Rev. Dr. Chuck Moffett
SEA SQUIRTS?! Yup – you heard me right.
Sea squirts belong to a remarkable group of undersea animals called tunicates. The sea squirt starts off as an egg, then very quickly develops into a tadpole-like creature. It has a small brain to help it swim through the water, until it finds a suitable place to which it can attach itself, and there it will spend the rest of its life – never moving again. At this point its brain becomes unnecessary, so it is absorbed by its body. The only organs which are necessary are those needed to filter the water which it siphons in and out to find nourishment. Once the sea squirt becomes stationary, it literally eats its own brain … or, in effect, it “loses its mind.”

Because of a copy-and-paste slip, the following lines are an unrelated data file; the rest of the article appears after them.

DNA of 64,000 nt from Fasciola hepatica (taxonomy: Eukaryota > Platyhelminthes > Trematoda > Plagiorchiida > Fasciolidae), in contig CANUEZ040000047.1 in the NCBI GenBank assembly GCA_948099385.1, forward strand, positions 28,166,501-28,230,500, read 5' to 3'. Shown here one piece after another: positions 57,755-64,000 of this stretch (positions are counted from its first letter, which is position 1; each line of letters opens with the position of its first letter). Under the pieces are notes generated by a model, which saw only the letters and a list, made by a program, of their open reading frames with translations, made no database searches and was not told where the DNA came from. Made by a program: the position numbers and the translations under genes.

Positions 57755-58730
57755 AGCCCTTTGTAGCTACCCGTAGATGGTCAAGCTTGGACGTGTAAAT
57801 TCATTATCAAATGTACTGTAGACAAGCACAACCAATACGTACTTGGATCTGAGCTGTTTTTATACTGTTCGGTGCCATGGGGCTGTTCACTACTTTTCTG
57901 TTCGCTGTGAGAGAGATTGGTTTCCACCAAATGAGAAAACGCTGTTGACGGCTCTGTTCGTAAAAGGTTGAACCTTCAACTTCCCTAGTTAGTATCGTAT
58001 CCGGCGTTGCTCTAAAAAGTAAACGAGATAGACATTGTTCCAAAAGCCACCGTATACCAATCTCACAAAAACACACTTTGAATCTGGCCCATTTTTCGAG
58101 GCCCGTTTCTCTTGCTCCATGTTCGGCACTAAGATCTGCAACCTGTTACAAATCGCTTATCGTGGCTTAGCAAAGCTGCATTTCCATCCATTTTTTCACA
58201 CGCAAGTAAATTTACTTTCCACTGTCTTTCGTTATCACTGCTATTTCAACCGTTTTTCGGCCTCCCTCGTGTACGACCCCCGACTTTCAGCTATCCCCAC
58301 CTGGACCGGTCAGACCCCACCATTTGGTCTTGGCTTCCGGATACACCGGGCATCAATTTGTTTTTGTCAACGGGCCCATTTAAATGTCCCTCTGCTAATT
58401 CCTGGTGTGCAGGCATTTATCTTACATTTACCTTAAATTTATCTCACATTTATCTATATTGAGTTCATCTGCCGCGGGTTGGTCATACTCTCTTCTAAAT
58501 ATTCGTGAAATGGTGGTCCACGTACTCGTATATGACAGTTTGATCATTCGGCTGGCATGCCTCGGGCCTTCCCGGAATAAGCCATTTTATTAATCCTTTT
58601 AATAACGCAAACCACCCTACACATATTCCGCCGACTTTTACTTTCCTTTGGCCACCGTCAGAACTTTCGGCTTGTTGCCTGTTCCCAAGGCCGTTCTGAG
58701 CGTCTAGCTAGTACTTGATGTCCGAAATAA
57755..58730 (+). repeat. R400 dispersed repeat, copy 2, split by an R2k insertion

While this information on the sea squirt was fascinating, I saw no particular application for me until I read an article in a recent Psychology Today magazine. The author of the article, a Ph.D candidate in Education, related the functioning of a sea squirt to how we, as humans, learn. In too many cases, our teaching methods require students to be “glued to their desks,” doing nothing more than siphoning off bits of passing information for basic survival. Living becomes a “no brainer.”
What is the “parable” in this for me? May I never be content to become so glued to a particular mindset, or outlook, or understanding of life and others which causes me to become so “fixed” that I never move again. I do not want to become so attached to survival and safety that life becomes a no brainer, and I literally lose my mind.
The beauty and challenge of God’s creation – which includes us – is that God never stops moving. May each of us seek out God’s continuing creation in our own lives, lest we lose our minds.